Page 26 - MFM August 2017
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The Goose and Gridiron

                                            Daniel Gardiner (3)
     It is possible that the Protestant Reformation, owing   Several operative masons that worked on St. Paul’s
    in no small measure to Martin Luther’s 1517 theses,  Cathedral would leave the job site and walk across
    had  gradually  contributed  to  the  increase  in  more  the courtyard to a tavern they frequented, known by
    austere churches, and less grand building schemes,  the name of the Goose and Gridiron.
    and  that,  coupled  with  the  decreasing  influence  of
    the guilds and companies meant that by the mid to
    late  1600’s,  skilled  masons  were  in  short  demand.
    Following  the  Great  Fire  of  London  in  1666,  Sir
    Christopher  Wren  was  commissioned  to  rebuild
    the iconic St. Paul’s Cathedral, and several smaller
    churches. One of the results of the Great Fire was
    a housing crisis, and a riotous population. Laborers
    were brought in from outside of London to work on
    rebuilding the city and the church.























                                                         Goose and Gridiron Tavern Sign, C. 1801, Museum of
                                                         London. Reproduction rights by license agreement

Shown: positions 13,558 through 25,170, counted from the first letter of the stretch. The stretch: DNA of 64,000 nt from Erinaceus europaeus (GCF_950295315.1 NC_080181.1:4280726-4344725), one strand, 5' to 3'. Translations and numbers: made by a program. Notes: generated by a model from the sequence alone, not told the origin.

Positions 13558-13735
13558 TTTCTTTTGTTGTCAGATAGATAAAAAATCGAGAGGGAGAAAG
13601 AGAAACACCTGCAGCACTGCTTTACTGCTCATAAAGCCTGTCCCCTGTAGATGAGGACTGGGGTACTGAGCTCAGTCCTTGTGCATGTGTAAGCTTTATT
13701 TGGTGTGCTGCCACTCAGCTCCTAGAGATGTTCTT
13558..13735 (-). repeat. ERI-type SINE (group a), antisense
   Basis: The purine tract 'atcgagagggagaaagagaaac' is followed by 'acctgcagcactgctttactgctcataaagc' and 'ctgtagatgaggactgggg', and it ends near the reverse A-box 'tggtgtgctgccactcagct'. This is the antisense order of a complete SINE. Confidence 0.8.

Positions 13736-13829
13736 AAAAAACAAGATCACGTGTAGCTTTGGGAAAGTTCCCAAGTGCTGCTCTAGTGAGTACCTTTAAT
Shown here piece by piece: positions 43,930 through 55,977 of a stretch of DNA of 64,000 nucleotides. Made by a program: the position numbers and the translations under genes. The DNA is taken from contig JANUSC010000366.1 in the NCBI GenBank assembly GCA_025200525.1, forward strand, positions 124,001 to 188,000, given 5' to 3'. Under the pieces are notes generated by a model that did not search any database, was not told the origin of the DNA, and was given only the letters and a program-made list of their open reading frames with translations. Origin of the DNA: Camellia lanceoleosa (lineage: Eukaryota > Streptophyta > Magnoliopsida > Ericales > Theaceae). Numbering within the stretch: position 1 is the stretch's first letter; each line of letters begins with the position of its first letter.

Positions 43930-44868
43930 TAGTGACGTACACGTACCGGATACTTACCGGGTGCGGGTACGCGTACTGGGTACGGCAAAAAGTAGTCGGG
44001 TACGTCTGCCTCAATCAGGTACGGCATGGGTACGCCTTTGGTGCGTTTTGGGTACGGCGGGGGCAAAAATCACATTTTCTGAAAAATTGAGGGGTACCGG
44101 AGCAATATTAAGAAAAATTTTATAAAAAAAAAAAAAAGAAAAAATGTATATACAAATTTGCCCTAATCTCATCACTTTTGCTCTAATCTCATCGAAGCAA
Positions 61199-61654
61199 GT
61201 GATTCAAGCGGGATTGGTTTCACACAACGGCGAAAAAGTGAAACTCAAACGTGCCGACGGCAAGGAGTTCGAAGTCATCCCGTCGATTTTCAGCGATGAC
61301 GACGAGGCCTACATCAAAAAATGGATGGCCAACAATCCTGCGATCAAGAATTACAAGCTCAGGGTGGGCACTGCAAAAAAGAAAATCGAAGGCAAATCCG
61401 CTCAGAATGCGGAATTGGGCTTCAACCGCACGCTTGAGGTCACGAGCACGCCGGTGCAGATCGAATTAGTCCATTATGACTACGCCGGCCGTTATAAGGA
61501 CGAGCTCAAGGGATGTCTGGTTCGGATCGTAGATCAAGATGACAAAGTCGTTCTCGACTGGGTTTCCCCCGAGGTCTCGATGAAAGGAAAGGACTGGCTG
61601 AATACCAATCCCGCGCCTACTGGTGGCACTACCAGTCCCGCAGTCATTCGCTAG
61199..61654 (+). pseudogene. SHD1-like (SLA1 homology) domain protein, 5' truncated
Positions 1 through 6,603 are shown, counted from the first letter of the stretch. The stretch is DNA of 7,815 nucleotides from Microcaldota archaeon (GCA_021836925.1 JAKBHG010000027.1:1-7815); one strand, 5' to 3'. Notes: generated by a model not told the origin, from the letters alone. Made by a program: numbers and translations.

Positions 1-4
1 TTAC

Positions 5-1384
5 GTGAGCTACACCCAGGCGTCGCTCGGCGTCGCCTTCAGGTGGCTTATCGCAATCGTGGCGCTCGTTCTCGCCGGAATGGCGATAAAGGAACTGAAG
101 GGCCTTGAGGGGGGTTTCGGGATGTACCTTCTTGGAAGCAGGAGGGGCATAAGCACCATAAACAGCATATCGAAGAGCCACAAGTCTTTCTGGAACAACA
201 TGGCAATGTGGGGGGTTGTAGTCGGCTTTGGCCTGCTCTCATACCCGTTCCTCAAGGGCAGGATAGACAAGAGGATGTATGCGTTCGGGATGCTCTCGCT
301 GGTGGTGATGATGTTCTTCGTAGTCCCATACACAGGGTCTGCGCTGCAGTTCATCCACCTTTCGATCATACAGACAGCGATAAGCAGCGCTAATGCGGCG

St. Paul’s Cathedral, Circa 1896. The Goose and Gridiron   with the Museum of London.
     tavern was just to the bottom left.
                                                        The December 2011 copy of the Montana Masonic
     One  of  the  buildings  rebuilt  following  the  Great  news  (the  last  in  the  old  “newspaper”  format,  and
    Fire Was at the location of the hall of the London  available on our website, at www.grandlodgemontana.
    Musician’s  Company,  which,  like  the  London  org), carried an article on the destruction of the Goose
    Company  of  Masons,  had  a  history  going  back  and Gridiron tavern, originally published in 1894. It
    several  hundred  years.  This  particular  hall  had,  cites a book by one Ned Ward, A Vade Mecum for
    before  the  calamitous  fire,  used  the  arms  of  the  Malt Worms; this book contains much poetic verse on
    Musician’s Company: A Swan and Harp. This harp,  taverns, and, of the Goose and Gridiron, one couplet
    or  lyre,  was  the  instrument  of Apollo,  patron  god  runs  thus:  “Dutch  carvers  from  St.  Paul’s  adjacent
    of Music. When the new building was erected, the  dome/ Hither to we their whistles daily come. “Here
    owner utilized a sign satirizing its previous history,  is anecdotal evidence in a book written in 1713, of
    and the name of the sign has been associated with the  masons  working  on  St.  Paul’s  Cathedral  drinking
    building ever since: the Goose and Gridiron. Private  across the street, in view of the structure.
    ownership  of  an  entire  structure  for  a  Lodge  was
    rare, and they tended to meet in coffee houses and   Four  pre-existing  (“time  immemorial”)  Lodges  in
    taverns - locations which would rent to the public.  London met in 1716 and formed a Grand Lodge Pro
                                                       Tempore, agreeing to meet again June 24, 1717, at
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